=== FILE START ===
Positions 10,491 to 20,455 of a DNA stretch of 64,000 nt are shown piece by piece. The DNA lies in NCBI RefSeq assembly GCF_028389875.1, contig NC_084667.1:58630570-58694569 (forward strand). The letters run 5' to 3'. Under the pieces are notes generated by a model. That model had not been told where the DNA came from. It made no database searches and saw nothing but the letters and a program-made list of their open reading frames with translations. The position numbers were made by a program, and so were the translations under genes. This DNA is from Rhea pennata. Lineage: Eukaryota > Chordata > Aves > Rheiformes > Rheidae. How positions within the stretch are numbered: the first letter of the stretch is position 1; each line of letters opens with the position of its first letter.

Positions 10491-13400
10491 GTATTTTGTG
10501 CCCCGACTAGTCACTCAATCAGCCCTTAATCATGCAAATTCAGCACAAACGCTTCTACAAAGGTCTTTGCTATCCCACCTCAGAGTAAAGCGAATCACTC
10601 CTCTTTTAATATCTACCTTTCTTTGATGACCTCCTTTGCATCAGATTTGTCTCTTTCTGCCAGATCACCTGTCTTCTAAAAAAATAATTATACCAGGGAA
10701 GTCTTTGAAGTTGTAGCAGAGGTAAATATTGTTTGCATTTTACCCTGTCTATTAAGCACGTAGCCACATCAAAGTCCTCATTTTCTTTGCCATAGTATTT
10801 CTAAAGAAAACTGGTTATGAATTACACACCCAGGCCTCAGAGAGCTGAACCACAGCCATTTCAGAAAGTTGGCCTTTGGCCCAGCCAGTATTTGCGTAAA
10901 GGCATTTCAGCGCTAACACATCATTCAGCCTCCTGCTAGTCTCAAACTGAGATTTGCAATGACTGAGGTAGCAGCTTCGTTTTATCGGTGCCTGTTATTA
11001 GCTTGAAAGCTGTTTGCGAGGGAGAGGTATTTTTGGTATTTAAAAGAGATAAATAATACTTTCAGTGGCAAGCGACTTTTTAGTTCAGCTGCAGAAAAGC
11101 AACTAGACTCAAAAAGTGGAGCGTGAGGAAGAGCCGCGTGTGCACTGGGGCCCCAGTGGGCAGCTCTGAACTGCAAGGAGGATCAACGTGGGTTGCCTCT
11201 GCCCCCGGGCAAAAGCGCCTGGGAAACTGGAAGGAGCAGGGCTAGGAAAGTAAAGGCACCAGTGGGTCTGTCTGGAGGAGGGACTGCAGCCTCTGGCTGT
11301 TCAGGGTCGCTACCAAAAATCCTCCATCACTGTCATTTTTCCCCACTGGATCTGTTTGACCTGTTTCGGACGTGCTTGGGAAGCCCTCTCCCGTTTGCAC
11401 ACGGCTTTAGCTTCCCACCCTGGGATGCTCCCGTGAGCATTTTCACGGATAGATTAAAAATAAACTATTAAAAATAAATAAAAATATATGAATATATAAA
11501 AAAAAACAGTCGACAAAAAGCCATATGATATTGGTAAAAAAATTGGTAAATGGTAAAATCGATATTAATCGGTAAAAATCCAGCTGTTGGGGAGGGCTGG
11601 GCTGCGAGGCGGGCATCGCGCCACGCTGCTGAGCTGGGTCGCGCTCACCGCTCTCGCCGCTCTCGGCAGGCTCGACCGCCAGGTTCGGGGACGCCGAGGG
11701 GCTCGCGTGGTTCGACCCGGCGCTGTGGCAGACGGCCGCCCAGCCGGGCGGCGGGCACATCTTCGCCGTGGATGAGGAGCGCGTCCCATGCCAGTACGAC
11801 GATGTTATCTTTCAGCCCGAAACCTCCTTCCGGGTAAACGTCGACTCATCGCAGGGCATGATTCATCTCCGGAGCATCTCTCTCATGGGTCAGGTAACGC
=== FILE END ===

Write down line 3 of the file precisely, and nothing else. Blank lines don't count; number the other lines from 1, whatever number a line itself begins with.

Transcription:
10491 GTATTTTGTG